Cost for jail services to rise under new agreement

By Stefanie Donahue

Due to a growing need for repair, the cost to operate Whatcom County Jail is rising and cities that use it are being asked to pay more.

On June 11, Blaine City Council voted 7-0 to authorize the city manager to enter into an agreement with Whatcom County and cities within its jurisdiction for jail services. As a result, the city will have to pay an additional $8 per day to house an inmate at Whatcom County Jail. Initial booking fees will rise by $16, electronic home detention fees will rise by $20 and a new $13 capital replacement fee will be added.

The new agreement accounts for the added costs, per person, to make much-needed repairs to the jail facility. According to Whatcom County sheriff Bill Elfo, the jail housed upwards of 350 inmates in 2015, even though remodels completed over three decades boosted its maximum capacity to 280. In 2013, a task force called the need to replace the jail “critical” due to overcrowding and lack of safety. Despite the need, residents voted against two sales tax measures to fund the construction of a new jail.

“The jail is in desperate need of repair and the county will be closing cell blocks over the next few years to make the necessary repairs,” read a city staff report prepared by Blaine municipal court administrator Raylene King. “The jail will have less space available for the jail population during the repairs, so the city is investigating alternatives. Regardless, access to a jail facility is necessary for the city.”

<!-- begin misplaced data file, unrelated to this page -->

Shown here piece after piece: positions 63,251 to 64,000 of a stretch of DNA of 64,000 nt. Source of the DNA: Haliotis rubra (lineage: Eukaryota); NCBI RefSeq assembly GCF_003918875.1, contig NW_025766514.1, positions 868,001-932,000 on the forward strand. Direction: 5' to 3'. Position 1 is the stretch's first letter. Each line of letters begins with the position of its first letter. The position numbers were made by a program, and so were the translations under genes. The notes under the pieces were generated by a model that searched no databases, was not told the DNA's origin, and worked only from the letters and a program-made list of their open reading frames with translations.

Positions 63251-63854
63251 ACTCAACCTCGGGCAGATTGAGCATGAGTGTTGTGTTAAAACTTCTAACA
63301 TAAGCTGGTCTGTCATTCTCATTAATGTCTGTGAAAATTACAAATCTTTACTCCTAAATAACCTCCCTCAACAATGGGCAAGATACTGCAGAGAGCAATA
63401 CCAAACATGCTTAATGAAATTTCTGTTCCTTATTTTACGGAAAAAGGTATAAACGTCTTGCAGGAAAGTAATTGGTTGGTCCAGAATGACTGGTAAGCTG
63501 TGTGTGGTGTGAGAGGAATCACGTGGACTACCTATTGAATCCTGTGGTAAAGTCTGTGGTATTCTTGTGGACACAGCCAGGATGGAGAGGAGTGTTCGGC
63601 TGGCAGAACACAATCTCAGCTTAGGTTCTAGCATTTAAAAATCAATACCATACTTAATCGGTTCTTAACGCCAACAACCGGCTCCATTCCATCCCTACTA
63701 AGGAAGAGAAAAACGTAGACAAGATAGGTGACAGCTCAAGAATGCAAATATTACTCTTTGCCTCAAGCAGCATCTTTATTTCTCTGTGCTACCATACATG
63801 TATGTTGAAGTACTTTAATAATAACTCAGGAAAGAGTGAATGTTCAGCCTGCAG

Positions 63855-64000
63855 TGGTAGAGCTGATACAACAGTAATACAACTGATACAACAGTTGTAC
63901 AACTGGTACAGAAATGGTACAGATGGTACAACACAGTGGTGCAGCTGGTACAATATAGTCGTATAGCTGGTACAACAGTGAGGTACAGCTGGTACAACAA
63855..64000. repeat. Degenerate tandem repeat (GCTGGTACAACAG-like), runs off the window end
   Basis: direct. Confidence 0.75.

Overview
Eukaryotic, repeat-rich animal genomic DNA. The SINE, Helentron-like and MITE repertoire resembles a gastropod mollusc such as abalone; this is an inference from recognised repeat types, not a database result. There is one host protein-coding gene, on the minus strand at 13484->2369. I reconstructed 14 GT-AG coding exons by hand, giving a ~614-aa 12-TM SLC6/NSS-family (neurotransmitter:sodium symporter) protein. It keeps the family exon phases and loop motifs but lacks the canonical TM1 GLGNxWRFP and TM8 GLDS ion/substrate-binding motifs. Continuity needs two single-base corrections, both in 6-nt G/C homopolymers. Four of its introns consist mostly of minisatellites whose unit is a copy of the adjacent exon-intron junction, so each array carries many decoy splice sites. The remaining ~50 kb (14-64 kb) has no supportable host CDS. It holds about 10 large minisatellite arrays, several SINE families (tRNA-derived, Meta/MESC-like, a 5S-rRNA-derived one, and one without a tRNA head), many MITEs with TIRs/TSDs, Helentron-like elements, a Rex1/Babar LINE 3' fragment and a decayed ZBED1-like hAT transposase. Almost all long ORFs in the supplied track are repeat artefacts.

The city is currently under contract with Yakima County to house post-conviction defendants as an alternative to using the Whatcom County Jail. King said the city is also considering other less-costly alternatives, such as electronic home detention, and will be presented with an ordinance on the matter later this month.

“The costs of the county jail are going to continue to go up,” said city councilmember Meg Olson. “We’re going to see this contract with a higher price tag next time it comes around, so really all that we can do is continue to look at alternatives.”

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